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Up until the 2:46 mark of the second period of the Ivy League championship game Sunday afternoon, everything was going quite smoothly for the No. 17 Harvard men’s lacrosse team.
The squad was hanging tough with the No. 2 Cornell Big Red, containing the highest-scoring team in the conference and holding the nation’s best player, attack Rob Pannell, to just one point.
But suddenly, with the game tied 2-2, a whistle blew.
Crimson junior co-captain Kevin Vaughan was called for a non-releasable illegal equipment penalty, giving Cornell three minutes of man-up play, and the contest was never the same.
Fifty seconds into the advantage, Big Red attack Cody Bremner beat Harvard sophomore goaltender Harry Krieger—who had been sensational in net up to that point—and Cornell midfielder Mitch McMichael scored under a minute later to put the Big Red ahead, 4-2.
Cornell retained possession at the start of the second half, and sophomore Steve Mock added a man-up goal just 10 seconds into the period.
With three scores before the penalty had even ended, momentum had clearly shifted to Cornell’s side. The Big Red would dominate the rest of the contest, winning 15-6 while ending Harvard’s season and its NCAA Tournament dreams in the process.
“We’re certainly disappointed,” said Crimson coach Chris Wojcik ’96. “I think Cornell outplayed us [Sunday], and they deserve it and earned it. But I’m happy with our overall effort.”
After Mike O’Neil added another goal for the Big Red at the 12:03 mark in the third, Harvard tried to fight back. On a man-up chance of its own, senior Matt Hull found sophomore Ryan Stevens open in front of the net, and Stevens beat Cornell goalie A.J. Fiore to trim the deficit to 6-3. After JJ Gilbane responded with a score for the Big Red, junior Terry White cut the lead to three again, sprinting left to right and firing high on the run for the goal.
But at 5:15, that would be as close as the Crimson would get the rest of the way.
Three minutes later, Cornell’s David Lau came over the middle and scored off a pass from Pannell. As he did so, Harvard freshman Joe Petrucci pushed Lau from behind and was called for unnecessary roughness, giving the Big Red another man-up opportunity. After a Krieger save, the goaltender threw an outlet to Vaughan, who dropped the ball, and after Mock picked it up, he had an easy breakaway score. Lau added another goal with 25 seconds remaining in the period, putting Cornell up 10-4 heading into the fourth.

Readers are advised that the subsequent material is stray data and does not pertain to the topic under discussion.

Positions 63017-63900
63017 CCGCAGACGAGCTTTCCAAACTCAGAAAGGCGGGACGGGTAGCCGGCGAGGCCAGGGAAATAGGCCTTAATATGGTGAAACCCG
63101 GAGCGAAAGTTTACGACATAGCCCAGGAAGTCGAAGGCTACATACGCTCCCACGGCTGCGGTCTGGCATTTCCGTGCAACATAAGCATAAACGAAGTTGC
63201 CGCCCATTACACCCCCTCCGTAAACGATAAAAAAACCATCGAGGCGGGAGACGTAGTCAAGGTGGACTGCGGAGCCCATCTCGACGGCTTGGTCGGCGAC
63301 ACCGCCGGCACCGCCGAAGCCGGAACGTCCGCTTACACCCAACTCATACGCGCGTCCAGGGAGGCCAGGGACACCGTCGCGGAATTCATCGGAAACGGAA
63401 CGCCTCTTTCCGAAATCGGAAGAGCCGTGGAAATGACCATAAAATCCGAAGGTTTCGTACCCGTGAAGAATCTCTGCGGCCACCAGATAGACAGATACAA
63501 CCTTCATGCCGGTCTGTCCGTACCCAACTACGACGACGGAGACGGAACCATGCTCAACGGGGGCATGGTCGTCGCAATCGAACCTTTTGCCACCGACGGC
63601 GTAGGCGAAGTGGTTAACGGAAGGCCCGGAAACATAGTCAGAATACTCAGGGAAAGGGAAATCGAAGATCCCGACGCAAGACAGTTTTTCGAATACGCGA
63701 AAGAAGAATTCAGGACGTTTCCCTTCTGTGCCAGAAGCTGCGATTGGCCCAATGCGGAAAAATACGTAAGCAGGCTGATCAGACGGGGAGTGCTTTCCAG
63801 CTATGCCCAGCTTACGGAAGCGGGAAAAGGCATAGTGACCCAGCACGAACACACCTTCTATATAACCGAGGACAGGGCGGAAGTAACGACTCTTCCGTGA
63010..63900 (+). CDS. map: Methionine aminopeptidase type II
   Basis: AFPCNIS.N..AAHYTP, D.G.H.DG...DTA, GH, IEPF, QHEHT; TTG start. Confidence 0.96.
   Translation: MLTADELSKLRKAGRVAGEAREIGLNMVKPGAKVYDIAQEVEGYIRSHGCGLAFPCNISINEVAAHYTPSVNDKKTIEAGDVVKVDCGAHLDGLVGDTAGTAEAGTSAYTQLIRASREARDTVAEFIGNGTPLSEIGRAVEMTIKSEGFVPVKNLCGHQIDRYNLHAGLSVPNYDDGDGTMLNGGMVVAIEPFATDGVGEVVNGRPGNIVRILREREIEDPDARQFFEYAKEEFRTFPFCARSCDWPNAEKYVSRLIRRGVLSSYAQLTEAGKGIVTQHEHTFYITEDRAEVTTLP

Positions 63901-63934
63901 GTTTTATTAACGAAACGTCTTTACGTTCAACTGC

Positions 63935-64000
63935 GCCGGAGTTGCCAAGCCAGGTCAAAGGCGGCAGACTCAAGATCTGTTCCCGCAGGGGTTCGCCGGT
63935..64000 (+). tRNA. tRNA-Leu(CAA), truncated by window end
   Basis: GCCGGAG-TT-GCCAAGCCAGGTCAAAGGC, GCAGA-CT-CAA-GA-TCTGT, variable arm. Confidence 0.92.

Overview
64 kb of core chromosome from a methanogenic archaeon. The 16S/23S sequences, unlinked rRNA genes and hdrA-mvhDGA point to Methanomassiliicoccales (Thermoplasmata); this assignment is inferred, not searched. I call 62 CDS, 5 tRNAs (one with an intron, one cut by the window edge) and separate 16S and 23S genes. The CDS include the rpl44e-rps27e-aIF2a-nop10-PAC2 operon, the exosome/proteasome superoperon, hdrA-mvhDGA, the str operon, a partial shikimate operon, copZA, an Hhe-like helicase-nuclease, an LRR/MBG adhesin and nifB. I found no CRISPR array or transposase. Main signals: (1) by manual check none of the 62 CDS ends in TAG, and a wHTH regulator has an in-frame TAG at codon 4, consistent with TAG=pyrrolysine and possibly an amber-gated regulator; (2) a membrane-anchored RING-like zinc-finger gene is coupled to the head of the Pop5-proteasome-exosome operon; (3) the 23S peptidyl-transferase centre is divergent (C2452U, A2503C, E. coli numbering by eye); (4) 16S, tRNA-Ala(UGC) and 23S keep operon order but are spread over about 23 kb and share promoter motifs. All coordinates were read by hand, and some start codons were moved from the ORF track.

“Cornell is very opportunistic,” Wojcik said. “When we made a mistake, they exploited it, and we made some costly mistakes.”
The Big Red continued to pour it on in the final quarter. Midfielder Jack Dudley extended the lead to seven at 13:15. After Hull responded with a score at 10:55, Cornell added four more goals in a three-minute stretch, as Mock recorded his fourth and fifth tallies of the game and Gilbane and Pannell added their second each. Hull scored again with the game out of reach at 2:09, finishing with a hat trick in his final collegiate contest.
“Their team plays hard every game,” junior Jeff Cohen said. “The level of play they were competing at today was something we couldn’t match...I think you have to give credit to them. They’re a great team, and they came out and outplayed us.”
It was Hull who had responded after Pannell and Mock both beat Krieger low to put the Big Red up 2-0 early. With 5:11 remaining in the opening period, the senior took a pass on the left side of the net, spun towards the middle, pump-faked high, and scored. Stevens then fired a hard shot past Fiore to tie the game at the 11:45 mark in the second. In the meantime, the Harvard defense held Cornell scoreless for a 19-minute stretch after Mock’s first goal, with Krieger making big save after big save. But after Vaughan’s penalty, everything fell apart.
The Big Red dominated nearly every facet of the game, taking more shots (54-31), picking up more ground balls (48-34), and winning more faceoffs (15-8) than the Crimson.
“[Cornell] capitalized and they executed,” Wojcik said. “They made the plays and were able to pull away from us. We didn’t convert some opportunities that we normally have in the past.”
The loss left Harvard on the outside looking in for the 16-team NCAA Tournament for the fifth straight year, as the Crimson’s bubble burst Sunday night. The defeat also ended the career of co-captain Dean Gibbons, the unanimous first-team All-Ivy standout, who will graduate with the ninth-most points in Harvard history.
“Obviously it’s a tough loss,” Cohen said. “It’s tough to end our season this way; it’s a tough way for the seniors to go out. But with us making the Ivy League Tournament, that’s something you can hang your hats on, and it really has been a great journey for our team.”
—Staff writer Scott A. Sherman be reached at email@example.com.
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